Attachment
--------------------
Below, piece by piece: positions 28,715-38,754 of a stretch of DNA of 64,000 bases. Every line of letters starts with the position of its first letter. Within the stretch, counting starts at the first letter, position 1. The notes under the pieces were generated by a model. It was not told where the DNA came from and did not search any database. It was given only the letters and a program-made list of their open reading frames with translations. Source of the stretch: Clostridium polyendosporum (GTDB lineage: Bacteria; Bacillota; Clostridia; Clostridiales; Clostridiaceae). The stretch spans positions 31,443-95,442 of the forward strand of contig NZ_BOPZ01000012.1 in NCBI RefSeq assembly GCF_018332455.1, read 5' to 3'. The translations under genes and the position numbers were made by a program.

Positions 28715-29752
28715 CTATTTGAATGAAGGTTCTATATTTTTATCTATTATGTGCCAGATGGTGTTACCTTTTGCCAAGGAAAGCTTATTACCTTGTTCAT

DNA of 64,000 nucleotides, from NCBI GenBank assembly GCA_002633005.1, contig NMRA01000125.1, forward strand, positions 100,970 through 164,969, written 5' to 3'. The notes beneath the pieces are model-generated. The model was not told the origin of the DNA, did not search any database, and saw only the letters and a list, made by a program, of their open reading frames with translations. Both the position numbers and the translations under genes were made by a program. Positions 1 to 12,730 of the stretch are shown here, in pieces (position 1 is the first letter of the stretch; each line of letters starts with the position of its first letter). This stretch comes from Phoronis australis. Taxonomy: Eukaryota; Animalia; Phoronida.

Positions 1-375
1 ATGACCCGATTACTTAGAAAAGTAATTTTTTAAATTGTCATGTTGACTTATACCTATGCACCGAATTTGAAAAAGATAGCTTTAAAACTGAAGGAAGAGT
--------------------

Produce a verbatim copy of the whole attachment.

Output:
Below, piece by piece: positions 28,715-38,754 of a stretch of DNA of 64,000 bases. Every line of letters starts with the position of its first letter. Within the stretch, counting starts at the first letter, position 1. The notes under the pieces were generated by a model. It was not told where the DNA came from and did not search any database. It was given only the letters and a program-made list of their open reading frames with translations. Source of the stretch: Clostridium polyendosporum (GTDB lineage: Bacteria; Bacillota; Clostridia; Clostridiales; Clostridiaceae). The stretch spans positions 31,443-95,442 of the forward strand of contig NZ_BOPZ01000012.1 in NCBI RefSeq assembly GCF_018332455.1, read 5' to 3'. The translations under genes and the position numbers were made by a program.

Positions 28715-29752
28715 CTATTTGAATGAAGGTTCTATATTTTTATCTATTATGTGCCAGATGGTGTTACCTTTTGCCAAGGAAAGCTTATTACCTTGTTCAT

DNA of 64,000 nucleotides, from NCBI GenBank assembly GCA_002633005.1, contig NMRA01000125.1, forward strand, positions 100,970 through 164,969, written 5' to 3'. The notes beneath the pieces are model-generated. The model was not told the origin of the DNA, did not search any database, and saw only the letters and a list, made by a program, of their open reading frames with translations. Both the position numbers and the translations under genes were made by a program. Positions 1 to 12,730 of the stretch are shown here, in pieces (position 1 is the first letter of the stretch; each line of letters starts with the position of its first letter). This stretch comes from Phoronis australis. Taxonomy: Eukaryota; Animalia; Phoronida.

Positions 1-375
1 ATGACCCGATTACTTAGAAAAGTAATTTTTTAAATTGTCATGTTGACTTATACCTATGCACCGAATTTGAAAAAGATAGCTTTAAAACTGAAGGAAGAGT